Being a lone entrepreneur has its advantage. You have sole ownership of the company. You get all the profits. You exercise all the power. But along with this is the disadvantage of inheriting all the expenses and problems. Establishing an entrepreneurial team that is composed of at least three members simplifies and makes running a business more affordable.
Entrepreneurial teams are the current trend among start up entrepreneurs who want to penetrate a demanding market. Given that they have to dish out more capital and manage bigger operations, entrepreneurs find that they can be more effective as a group. Collaborative decision making by teams have proved to be more advantageous as biases are countered when making business decisions.
But then, the creation of a strong and successful entrepreneurial team can be tricky. Some entrepreneurs are less lucky at finding the most suitable partners and end up disheartened. If you are an aspiring entrepreneur looking to get associates, don’t be afraid. Like most endeavors, there are ways to go about it so that you get the best results.
1. Recognize what talent/skill you need. Skill will lead you to the right person.
In business, you should not pair up with someone just because they are your family or your friends. This will give you little benefit and even loyalty is not ensured. Know what your needs are for the business you’d like to establish and base your partnership criteria on these. For example, if you want to put up a restaurant, you will need someone who cooks, someone you knows hotel and restaurant management and someone who can track finances. If you are the one who is familiar with accounting, then you have to partner up with a chef and with an HRM graduate that has accumulated extensive experience in his/her field. This is basic and should always be the first thing you consider for partnership.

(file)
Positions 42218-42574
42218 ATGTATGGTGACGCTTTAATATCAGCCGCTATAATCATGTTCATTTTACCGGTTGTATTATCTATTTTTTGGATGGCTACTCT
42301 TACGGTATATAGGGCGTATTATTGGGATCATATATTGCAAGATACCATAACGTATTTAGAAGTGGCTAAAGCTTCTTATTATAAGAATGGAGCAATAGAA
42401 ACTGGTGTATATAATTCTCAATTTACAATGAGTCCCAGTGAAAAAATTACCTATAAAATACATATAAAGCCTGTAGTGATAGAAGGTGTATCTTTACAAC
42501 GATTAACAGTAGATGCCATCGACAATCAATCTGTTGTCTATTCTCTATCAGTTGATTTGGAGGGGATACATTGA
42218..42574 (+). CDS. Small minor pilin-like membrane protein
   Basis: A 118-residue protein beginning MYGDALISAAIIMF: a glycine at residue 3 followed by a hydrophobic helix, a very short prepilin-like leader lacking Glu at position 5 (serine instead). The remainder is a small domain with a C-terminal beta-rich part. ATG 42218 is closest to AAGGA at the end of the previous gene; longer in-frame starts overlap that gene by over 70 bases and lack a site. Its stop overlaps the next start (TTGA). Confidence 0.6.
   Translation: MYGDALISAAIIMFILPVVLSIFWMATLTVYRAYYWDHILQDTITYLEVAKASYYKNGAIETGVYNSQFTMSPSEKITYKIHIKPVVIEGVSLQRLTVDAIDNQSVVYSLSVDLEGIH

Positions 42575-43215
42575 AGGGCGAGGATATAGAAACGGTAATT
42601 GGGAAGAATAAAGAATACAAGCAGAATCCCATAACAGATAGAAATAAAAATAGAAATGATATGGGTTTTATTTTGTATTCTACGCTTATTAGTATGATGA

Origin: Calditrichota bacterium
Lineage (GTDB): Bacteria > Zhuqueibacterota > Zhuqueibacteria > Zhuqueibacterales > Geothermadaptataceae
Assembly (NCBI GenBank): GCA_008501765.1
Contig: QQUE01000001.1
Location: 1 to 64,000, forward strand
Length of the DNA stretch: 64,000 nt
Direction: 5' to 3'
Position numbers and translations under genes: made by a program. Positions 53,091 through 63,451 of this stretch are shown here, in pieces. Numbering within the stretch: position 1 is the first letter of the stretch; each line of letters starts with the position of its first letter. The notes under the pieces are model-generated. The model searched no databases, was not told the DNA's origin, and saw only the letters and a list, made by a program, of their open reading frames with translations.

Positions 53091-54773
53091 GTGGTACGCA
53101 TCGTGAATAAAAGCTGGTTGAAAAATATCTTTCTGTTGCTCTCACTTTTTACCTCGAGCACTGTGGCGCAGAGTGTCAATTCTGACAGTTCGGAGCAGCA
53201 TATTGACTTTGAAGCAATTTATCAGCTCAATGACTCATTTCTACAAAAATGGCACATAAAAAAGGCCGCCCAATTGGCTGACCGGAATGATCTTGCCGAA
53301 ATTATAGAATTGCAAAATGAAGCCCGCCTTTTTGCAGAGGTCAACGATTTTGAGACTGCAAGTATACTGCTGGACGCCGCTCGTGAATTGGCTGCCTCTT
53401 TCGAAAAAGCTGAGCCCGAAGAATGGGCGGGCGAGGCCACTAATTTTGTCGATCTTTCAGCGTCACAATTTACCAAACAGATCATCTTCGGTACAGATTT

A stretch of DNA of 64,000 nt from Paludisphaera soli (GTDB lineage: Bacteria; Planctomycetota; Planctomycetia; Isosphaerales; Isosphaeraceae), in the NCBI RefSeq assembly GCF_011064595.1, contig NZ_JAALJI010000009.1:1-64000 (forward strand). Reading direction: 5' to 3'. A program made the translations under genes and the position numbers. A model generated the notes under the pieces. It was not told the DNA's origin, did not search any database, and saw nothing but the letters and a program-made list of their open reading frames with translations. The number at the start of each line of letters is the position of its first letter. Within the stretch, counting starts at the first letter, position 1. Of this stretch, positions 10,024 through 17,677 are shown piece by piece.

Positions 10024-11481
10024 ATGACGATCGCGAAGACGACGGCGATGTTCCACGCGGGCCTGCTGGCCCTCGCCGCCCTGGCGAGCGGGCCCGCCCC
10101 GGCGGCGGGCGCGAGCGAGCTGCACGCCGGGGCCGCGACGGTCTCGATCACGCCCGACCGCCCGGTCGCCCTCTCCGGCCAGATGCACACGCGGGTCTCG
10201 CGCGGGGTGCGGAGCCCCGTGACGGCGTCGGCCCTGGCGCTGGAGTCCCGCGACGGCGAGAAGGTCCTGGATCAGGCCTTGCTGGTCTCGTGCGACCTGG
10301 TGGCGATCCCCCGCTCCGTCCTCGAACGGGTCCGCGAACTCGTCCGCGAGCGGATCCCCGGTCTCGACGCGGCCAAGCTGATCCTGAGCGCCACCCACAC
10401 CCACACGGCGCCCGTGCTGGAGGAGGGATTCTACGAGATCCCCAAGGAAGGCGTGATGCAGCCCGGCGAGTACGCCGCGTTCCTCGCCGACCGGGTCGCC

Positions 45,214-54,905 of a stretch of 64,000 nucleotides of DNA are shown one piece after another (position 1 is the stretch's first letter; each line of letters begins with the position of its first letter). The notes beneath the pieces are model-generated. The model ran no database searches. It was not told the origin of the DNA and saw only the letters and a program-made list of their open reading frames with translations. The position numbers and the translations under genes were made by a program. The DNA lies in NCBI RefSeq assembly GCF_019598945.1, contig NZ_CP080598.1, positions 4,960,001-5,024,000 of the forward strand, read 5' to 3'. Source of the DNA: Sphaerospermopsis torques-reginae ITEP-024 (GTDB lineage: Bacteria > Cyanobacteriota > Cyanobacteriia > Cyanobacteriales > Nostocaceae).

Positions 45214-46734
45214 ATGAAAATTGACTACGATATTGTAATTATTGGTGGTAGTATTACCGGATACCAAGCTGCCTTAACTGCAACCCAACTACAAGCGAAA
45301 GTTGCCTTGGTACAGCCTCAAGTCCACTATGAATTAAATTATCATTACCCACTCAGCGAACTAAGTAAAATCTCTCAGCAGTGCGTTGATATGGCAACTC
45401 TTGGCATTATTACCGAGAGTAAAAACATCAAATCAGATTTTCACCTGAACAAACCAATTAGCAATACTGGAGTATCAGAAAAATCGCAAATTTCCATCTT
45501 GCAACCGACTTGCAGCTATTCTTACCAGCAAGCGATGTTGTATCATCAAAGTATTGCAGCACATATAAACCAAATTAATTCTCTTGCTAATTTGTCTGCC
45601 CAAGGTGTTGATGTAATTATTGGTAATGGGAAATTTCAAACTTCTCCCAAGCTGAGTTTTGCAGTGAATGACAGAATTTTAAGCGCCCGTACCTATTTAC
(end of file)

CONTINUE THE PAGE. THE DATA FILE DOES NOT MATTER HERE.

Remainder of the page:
2. Assess commitment.
When you have found the right person, find out to what level is his/her commitment to the business. There are working partners and absentee partners – I guess I don’t have to explain which is more preferable to team with. Ultimately, teaming up requires people to work together in order to achieve a goal. If one member of the group does not participate, and is not willing to participate, then it’s no use to have him/her as part of it.
3. Define responsibilities and profits.
As partners, all of you will share the responsibilities towards the business. To avoid overstepping or burdening each other, it’s best to establish which responsibilities are carried out by who and which partner will take over in case the one responsible is absent. This will make your team more dynamic and more productive, as well as less vulnerable to power struggles. In addition, determine the shares that each member of the team gets from the income before the onset of the business.
These are just starters to building an entrepreneurial team. The rest of the steps are discovered along the way. Certain flexibilities and sacrifices may be required as the team matures. But if it is founded upon these three, it’s hardly a possibility that the team will break.
Source by Greg Peter Candelario